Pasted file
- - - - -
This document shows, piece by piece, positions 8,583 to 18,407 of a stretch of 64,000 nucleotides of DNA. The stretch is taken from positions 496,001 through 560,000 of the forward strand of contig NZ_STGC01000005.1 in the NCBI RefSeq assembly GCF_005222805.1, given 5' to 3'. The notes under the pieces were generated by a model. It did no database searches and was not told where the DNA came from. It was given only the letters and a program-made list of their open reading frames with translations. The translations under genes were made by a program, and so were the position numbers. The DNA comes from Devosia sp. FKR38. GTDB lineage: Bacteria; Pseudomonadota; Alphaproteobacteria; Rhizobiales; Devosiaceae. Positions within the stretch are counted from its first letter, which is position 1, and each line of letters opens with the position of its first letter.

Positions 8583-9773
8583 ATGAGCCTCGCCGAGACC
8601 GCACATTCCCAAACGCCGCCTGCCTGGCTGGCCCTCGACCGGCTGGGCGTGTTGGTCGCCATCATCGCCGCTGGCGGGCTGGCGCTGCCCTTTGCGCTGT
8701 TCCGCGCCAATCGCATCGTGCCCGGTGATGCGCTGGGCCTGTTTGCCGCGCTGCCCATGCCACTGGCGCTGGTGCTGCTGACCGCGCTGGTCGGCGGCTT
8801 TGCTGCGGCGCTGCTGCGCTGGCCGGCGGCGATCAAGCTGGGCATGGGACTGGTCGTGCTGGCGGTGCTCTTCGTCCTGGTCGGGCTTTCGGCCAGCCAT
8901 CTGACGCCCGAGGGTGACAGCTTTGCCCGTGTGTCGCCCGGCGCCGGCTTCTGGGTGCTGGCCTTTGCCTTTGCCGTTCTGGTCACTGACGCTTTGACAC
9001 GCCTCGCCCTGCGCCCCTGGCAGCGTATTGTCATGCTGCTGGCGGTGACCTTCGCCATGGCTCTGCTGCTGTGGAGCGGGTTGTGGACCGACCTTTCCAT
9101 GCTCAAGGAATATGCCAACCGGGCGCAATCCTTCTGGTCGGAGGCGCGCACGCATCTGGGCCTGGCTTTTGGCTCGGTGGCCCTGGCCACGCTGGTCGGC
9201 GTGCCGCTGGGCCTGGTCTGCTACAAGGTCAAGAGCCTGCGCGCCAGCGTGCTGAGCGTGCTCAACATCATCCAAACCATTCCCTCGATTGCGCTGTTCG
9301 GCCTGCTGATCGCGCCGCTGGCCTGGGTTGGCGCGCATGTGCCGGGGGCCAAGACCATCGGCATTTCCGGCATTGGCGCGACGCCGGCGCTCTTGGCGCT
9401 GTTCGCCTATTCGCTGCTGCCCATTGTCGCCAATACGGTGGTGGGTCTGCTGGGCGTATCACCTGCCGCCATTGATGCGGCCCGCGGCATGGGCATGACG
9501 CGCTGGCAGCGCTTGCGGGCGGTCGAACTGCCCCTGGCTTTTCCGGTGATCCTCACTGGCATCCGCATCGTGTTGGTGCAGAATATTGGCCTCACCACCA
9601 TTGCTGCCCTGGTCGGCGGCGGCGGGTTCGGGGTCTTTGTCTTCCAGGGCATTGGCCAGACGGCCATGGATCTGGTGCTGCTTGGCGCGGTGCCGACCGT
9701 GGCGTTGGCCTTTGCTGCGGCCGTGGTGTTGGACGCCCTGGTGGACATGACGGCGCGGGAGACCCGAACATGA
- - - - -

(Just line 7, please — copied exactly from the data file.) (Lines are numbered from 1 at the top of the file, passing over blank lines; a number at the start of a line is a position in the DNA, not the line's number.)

8901 CTGACGCCCGAGGGTGACAGCTTTGCCCGTGTGTCGCCCGGCGCCGGCTTCTGGGTGCTGGCCTTTGCCTTTGCCGTTCTGGTCACTGACGCTTTGACAC